Long jump: England Athletics Indoor Championships

My son recently came 5th in the under 20 men’s long jump at the England Athletics Indoor Championships in Sheffield. He came 10th in the same competition in the under 17s category in 2020.

We couldn’t have been happier or more proud of his recent achievement, especially as he’d had a rather shaky start to the indoor athletics season.

There are nowhere near as many indoor athletics competitions as outdoor ones – simply because there aren’t actually that many indoor venues. So it’s often necessary to travel a long way to compete. My son knew he had to get a couple of competitions in before the Indoor Championships. At the end of January, we went to Lee Valley in London for the London Indoor Games. We were all very excited and had high hopes for it.

We arrived nice and early, with plenty of time for my son to register and warm up. He told me there would be women’s triple jump, then men’s long jump. Alarm bells rang slightly when they announced women’s long jump. But it’s easy enough to mix up women’s triple jump and women’s long jump…

Just over an hour before he was due to compete, he realised he was there on the wrong day! We couldn’t easily travel home and back again the next day and we couldn’t get a hotel as we had a puppy at home. Luckily, the organisers were kind enough to let him jump with the women. As an open competition, he was only really competing against himself.

But the experience had rattled him and he had no time to warm up.

His first jump was a no-jump. As was his second jump.

My son NEVER does no-jumps.

He ended up doing four no-jumps and a jump of 6.32. To put 6.32 into context, he jumped 6.51 in year 10. He’s year 13 now.

We blamed it on the mix-up and thought he would do better at his next competition – another open, this time in Loughborough.

He arrived at the right time and jumped against the right people. And he did do a bit better. But not much better.

Technically, he only recorded two no-jumps and four jumps. But one of the jumps was taking off on his left leg and one of them he took off so far before the board that he deliberately walked out of the front of the pit – which makes it a no-jump, so it wasn’t measured. He jumped a 6.32 and a 6.42 and he came third.

I must admit, I was a bit worried. He’s got a friend who literally recorded no-jumps all last season (until the last competition of the season, when he nailed a 7.09) and I didn’t want him to get stuck in that rut.

He’d been doing some different training. Maybe it wasn’t right for him? He’s also built up a lot of muscle. Maybe it was too much muscle?

On the plus side, it did look like most athletes were 40 or 50cm down on their PBs at the start of the indoor season.

But my son was positive and confident. He knew exactly what he needed to do for the National Indoor Championships.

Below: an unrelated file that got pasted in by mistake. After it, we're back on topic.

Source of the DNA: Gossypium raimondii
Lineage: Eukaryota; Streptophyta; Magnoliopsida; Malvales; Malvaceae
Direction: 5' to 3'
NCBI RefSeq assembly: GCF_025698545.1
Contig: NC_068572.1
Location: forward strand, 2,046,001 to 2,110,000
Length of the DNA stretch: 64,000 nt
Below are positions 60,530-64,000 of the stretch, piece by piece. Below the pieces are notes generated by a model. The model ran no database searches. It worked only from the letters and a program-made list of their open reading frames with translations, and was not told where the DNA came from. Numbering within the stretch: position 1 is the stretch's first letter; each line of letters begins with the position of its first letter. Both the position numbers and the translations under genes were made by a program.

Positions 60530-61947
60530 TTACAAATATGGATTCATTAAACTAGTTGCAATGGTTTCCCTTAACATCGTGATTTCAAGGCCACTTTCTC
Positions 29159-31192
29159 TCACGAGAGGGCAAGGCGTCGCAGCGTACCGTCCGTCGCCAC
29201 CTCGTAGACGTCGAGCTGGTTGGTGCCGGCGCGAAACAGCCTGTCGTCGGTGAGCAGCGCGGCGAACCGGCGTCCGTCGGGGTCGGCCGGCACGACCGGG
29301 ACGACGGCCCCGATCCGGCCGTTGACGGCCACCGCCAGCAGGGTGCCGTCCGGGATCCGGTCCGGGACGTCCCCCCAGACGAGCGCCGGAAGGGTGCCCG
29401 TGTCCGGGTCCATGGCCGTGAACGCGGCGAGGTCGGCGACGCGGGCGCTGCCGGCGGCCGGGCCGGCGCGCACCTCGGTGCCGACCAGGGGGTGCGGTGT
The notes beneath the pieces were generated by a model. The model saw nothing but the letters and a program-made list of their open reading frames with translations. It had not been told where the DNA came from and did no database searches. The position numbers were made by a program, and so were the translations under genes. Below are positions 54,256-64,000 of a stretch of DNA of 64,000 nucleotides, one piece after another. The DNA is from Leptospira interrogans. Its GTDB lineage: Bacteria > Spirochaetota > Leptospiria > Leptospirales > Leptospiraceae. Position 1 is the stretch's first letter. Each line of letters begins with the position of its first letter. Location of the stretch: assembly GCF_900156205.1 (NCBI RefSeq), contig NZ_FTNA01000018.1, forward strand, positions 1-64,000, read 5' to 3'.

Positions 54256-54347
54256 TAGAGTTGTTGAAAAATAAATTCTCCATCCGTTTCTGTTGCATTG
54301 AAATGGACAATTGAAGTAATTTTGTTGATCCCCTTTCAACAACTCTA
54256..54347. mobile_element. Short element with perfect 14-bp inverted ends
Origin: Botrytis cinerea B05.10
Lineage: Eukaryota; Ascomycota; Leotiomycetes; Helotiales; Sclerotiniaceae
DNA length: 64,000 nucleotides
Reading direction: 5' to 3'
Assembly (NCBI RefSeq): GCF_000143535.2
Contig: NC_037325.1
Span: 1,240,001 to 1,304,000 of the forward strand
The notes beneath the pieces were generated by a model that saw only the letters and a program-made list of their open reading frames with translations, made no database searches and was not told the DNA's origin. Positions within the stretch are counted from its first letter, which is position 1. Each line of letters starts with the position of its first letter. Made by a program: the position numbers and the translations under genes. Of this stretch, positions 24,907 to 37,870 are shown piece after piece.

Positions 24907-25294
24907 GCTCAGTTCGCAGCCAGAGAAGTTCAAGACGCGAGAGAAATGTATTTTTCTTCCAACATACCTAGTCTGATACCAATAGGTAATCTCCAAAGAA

In any competition which isn’t an open, everyone gets three jumps and only the top few (top eight at the National Indoor Championships) get to jump another three. He had to do a good jump in his first three! We knew he could do it, but would he stop doing no-jumps?

We were surprised to see him jump first, as he wasn’t first on the running order. I was just over the moon to see he’d recorded a legal jump. But it was only 6.33.

At the end of the first round, with the exception of one lad who’d recorded a no-jump, he was lying in last place.

Then he nailed his second jump. 6.82!

We knew that would be enough to get him the extra jumps.

And he’d smashed the indoor club record at both under 20s and seniors in the process. He now knows that the senior record is secure for at least this indoor season, as none of the other jumpers are competing. The under 20s record should be safe for many years to come.

My son’s coach went along to the competition and I was very grateful to him for writing down every single jump of every single athlete. He knew what position my son was in and who wouldn’t be going through for the next three jumps.

My son’s third jump was a 6.80, but his place in the top eight was secure. He was lying in sixth.

His fourth and fifth jumps weren’t as good, but nor were anyone else’s. They all remained in the same positions.

On my son’s sixth jump, he pulled a 6.87 out of the bag, moving him into 5th place. That was 1cm further than he jumped at the English Schools National Championships last year, where he came 4th.

The four guys who beat him at the National Indoor Championships all jumped over 7 metres. They were the three boys who’d beaten him at English Schools and the guy who’d won the National Indoor Championships at under 17s in 2020. They were all expected to beat my son.

To come 5th was a massive achievement, especially given his shaky start to the season.

We now know how much he needed to make those mistakes and have that shaky start before the National Indoors. Now he’s got ambitions to do even better at the end of the indoor season…

Long jump, Son, National Indoor Championships, Athletics

Author: Sarah Mummy

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  1. Oh wow! Well done your son! That is such an amazing achievement.
    What a drama going on the wrong day. I am sure it knocked his confidence with the no jumps.
    Your boy is doing so well. I can imagine seeing him on the TV, in athletic competitions in years to come. x

    Post a Reply
    • Thanks very much! It was a fantastic achievement and I’m really glad he’s got over the stress of the no jumps.
      It would be amazing to see him on TV in future. It’s not likely, but it’s not impossible! He’ll keep training as hard as he can. X

      Post a Reply


  1. Long jump: Start of the 2022 outdoor season - Mum of Three World - […] son’s long jump PB is 6.93. His indoor PB is 6.87, which put him fifth in the national indoor…

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